As a result of a recent rojak poisoning incident, Singaporeans are becoming more aware of food safety.
The food court at Changi International Airport Terminal 3 has achieved an international food safety standard, and has implemented a Hazard Analysis Critical Control Point (HACCP) plan. This food court is one of the first to achieve this certification in Singapore.
The Standards, Productivity, and Innovation Board, also known as SPRING Singapore, would like to see more food operators join the Food Safety Program which would uphold food safety standards and create more opportunity for export.
“We have a very strong reputation for the food industry. When other countries’ products are contaminated, a lot of countries, a lot of markets, will avoid their products. That is the time your quality will help you to command a premium”, said Lee Yi Shyan, Minister of State for Trade and Industry.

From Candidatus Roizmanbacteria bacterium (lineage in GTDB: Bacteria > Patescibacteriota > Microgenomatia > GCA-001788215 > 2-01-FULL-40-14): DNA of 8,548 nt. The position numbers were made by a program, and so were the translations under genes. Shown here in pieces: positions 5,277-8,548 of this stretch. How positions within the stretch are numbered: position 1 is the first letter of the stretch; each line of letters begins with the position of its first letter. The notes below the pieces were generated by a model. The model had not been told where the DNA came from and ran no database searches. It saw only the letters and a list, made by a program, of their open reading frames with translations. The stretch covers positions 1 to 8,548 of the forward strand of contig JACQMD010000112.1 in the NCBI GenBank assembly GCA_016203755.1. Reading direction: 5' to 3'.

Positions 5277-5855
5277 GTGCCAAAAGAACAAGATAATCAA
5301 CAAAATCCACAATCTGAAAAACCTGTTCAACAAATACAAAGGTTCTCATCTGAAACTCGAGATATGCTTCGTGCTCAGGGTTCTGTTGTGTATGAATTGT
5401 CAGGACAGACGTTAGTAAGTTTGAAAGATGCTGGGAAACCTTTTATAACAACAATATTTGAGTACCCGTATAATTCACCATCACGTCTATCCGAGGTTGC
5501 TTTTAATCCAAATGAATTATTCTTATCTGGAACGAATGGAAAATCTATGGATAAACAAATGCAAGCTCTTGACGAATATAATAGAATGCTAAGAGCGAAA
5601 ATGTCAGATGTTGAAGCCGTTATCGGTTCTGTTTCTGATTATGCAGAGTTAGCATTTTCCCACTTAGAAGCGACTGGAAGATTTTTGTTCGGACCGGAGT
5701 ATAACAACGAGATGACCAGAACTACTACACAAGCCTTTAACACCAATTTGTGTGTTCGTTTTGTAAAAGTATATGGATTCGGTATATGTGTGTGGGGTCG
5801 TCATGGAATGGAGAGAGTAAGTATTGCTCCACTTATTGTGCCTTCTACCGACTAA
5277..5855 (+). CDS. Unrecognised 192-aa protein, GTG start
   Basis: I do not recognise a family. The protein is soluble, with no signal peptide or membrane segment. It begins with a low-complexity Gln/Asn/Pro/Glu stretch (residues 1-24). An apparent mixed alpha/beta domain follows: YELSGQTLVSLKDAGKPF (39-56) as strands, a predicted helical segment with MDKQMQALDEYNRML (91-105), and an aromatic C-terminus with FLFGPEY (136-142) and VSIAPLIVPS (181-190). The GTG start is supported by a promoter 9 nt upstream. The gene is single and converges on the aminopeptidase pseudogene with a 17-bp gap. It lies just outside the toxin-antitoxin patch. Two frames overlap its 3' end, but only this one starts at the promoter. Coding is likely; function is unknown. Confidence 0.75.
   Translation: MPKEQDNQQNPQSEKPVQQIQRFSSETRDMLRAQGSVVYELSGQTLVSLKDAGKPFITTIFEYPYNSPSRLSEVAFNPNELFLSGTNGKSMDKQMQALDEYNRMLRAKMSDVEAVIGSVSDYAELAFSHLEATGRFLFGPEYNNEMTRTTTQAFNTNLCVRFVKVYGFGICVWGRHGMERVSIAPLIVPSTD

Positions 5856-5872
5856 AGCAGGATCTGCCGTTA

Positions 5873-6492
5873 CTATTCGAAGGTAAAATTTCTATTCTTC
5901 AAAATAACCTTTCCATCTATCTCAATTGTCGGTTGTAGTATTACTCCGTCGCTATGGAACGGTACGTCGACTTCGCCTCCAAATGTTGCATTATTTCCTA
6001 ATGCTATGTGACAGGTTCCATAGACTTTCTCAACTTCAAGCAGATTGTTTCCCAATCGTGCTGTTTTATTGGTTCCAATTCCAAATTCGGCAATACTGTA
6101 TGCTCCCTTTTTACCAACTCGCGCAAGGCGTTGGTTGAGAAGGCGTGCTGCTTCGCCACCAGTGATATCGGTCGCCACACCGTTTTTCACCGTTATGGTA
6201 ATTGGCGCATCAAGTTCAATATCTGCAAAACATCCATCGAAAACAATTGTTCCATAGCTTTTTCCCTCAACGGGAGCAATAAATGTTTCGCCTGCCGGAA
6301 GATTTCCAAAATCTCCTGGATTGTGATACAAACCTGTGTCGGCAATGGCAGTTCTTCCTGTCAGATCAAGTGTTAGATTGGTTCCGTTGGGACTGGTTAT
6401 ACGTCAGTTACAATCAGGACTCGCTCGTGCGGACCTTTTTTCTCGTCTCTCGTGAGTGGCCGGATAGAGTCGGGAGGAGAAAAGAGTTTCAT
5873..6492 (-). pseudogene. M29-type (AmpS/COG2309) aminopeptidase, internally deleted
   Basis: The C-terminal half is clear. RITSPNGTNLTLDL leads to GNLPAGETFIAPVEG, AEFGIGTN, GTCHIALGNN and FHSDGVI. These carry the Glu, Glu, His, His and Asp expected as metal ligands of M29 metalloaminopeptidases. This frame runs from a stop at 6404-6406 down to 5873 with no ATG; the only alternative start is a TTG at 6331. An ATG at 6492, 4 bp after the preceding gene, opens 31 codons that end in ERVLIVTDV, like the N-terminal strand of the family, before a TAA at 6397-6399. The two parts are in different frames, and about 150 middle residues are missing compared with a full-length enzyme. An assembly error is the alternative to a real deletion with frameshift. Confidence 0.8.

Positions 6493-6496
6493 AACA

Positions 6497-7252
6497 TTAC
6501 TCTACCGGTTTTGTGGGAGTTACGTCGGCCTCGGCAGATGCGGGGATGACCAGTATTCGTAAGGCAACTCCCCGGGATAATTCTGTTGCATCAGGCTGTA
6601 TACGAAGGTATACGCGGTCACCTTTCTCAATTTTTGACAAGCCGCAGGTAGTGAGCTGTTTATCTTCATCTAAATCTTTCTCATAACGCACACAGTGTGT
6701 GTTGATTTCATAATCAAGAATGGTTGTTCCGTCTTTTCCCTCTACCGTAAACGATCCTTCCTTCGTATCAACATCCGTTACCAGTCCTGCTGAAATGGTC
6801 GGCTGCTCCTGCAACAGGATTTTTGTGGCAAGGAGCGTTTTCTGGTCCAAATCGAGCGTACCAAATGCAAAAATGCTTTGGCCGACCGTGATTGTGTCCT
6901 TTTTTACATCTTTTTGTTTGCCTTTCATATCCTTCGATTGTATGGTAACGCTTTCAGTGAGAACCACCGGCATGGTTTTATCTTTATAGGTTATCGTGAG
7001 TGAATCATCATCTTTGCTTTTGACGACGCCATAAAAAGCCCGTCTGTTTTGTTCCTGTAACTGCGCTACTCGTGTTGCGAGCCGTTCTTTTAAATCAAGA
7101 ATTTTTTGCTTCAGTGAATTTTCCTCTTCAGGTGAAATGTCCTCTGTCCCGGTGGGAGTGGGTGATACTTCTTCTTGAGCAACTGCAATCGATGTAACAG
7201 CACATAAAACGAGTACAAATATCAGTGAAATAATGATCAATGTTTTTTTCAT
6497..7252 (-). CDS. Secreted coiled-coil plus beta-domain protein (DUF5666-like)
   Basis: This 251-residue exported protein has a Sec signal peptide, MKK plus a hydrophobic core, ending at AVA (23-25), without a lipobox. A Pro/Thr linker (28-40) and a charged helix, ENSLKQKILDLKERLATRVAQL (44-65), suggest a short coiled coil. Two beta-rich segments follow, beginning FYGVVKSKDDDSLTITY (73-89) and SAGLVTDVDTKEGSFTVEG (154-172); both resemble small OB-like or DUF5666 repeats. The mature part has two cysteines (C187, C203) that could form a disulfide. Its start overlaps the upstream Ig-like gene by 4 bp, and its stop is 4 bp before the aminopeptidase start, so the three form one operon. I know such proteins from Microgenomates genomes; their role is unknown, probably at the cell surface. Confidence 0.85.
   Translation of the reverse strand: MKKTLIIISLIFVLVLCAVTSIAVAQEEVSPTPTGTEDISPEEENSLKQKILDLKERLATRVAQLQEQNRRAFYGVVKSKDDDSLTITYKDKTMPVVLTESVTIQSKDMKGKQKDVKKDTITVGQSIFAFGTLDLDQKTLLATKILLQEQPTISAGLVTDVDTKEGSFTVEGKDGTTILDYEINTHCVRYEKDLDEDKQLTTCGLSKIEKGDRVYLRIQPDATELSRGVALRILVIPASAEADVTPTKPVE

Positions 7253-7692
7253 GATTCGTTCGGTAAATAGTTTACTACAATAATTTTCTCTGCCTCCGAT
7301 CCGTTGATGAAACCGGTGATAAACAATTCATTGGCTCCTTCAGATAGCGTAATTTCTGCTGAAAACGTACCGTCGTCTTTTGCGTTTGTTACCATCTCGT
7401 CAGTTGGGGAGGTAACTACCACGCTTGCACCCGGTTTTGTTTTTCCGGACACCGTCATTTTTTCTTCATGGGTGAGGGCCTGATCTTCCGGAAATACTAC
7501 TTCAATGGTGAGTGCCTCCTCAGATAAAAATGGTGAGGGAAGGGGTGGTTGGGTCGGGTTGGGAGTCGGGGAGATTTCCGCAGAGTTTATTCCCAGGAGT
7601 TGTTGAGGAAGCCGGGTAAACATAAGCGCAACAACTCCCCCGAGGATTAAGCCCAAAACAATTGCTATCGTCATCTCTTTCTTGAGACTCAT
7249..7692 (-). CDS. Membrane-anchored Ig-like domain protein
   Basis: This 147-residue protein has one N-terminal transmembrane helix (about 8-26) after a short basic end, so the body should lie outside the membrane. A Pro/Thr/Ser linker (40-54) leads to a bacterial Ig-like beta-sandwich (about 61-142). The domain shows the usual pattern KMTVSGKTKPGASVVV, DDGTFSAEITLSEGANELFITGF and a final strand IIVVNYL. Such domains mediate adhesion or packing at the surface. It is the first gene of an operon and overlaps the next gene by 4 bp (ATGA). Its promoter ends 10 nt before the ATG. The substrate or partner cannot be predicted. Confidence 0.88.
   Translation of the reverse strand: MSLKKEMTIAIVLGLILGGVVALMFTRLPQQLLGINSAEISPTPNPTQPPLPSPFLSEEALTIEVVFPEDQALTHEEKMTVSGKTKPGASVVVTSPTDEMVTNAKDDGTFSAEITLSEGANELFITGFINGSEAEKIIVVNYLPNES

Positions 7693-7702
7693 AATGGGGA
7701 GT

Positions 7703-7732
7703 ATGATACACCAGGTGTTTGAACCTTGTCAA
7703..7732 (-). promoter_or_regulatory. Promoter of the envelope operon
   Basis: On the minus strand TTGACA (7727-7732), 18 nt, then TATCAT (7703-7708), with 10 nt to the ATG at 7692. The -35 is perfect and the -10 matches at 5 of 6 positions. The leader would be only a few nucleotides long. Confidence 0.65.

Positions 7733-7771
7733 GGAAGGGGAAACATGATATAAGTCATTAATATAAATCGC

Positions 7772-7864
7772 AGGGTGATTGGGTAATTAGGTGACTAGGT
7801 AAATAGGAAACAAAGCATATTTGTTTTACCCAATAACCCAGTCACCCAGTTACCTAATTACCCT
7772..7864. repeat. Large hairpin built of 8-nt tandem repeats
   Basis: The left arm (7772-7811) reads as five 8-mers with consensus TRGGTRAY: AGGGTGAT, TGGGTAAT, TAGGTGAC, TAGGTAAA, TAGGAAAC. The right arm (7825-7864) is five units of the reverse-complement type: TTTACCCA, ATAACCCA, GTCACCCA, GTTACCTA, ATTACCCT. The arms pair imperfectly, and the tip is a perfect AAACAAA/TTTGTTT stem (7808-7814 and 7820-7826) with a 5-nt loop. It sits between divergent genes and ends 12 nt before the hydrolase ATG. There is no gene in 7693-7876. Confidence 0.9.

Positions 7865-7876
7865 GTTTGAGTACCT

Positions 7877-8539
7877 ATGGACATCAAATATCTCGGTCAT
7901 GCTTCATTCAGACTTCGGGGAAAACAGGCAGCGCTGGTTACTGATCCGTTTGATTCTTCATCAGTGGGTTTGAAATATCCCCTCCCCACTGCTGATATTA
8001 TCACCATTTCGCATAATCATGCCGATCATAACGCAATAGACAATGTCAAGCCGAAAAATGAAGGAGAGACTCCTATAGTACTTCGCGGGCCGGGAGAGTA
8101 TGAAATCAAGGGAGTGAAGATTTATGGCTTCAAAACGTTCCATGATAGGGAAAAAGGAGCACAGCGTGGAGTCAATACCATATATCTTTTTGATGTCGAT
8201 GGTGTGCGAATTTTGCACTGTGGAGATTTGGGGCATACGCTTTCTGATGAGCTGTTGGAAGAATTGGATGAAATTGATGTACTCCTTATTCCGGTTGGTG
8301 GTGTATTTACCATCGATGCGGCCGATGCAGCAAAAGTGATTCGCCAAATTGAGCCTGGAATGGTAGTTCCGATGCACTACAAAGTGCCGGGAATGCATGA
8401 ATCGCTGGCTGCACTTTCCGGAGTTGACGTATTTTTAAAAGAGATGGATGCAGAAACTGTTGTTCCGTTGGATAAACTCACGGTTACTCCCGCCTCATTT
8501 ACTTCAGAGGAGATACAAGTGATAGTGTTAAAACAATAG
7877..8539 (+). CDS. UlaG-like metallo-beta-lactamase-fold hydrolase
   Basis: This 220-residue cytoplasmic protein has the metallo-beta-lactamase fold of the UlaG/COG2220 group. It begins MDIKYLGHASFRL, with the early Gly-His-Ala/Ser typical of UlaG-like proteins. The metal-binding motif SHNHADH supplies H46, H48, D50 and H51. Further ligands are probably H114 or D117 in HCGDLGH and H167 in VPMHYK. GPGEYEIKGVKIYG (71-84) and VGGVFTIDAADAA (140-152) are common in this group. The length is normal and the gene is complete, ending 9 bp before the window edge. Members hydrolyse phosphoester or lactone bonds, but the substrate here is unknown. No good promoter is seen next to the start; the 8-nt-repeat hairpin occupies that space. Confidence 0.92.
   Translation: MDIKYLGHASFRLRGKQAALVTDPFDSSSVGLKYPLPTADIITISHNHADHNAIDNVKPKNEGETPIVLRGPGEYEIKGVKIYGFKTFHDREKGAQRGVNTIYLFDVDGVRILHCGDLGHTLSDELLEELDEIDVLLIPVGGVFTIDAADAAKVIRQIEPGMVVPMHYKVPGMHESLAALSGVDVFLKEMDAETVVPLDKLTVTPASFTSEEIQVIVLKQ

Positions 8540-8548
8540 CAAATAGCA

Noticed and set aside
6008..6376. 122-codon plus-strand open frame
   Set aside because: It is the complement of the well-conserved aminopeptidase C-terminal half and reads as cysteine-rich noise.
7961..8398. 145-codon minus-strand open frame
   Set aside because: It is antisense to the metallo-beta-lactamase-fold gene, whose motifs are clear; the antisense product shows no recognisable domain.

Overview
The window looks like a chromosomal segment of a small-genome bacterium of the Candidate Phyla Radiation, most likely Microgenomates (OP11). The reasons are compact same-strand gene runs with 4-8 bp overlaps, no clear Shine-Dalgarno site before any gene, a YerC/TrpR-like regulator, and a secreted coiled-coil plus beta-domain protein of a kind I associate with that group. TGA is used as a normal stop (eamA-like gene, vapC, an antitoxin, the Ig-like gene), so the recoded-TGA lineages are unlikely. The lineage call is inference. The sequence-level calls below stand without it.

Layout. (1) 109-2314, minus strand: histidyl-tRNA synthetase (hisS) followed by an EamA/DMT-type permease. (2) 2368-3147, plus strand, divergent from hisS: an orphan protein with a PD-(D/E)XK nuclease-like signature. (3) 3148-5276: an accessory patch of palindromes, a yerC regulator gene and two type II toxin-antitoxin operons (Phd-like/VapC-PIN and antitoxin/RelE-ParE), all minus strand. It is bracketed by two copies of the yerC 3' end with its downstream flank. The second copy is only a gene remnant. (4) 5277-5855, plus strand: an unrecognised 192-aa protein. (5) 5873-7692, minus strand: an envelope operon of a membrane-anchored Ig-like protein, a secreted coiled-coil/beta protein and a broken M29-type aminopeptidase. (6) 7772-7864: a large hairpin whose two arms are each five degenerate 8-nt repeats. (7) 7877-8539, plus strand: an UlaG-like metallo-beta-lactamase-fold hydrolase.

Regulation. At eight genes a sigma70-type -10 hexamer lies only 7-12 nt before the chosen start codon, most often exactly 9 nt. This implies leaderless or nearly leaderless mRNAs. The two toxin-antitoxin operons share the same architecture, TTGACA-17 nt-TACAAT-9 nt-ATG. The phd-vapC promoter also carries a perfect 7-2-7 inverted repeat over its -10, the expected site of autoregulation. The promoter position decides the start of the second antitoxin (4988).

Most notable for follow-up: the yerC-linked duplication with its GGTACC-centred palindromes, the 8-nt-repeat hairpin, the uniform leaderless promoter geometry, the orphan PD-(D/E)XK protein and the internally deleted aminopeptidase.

“The food service providers really need to look at this as a part of the basic infrastructure that they have to compete internationally.”
Managing director of the Kopitiam Group, Alden Tan, said, “Like any other system, even any other gadgets that you may have, usually the starting point will be little more costly. But as there are more people coming into the industry, there are more people doing it. By competition, the cost will be lower.”
Kopitiam Group is one of the 105 food companies in Singapore that benefited from SPRING Singapore’s Food Safety Program.
SPRING Singapore is aiming to have 200 food operators covered under the Food Safety Program by the end of this year.
The Ministry of Trade and Industry are hopeful that members from the Restaurant Association of Singapore and Food Manufacturers Associations will join the program.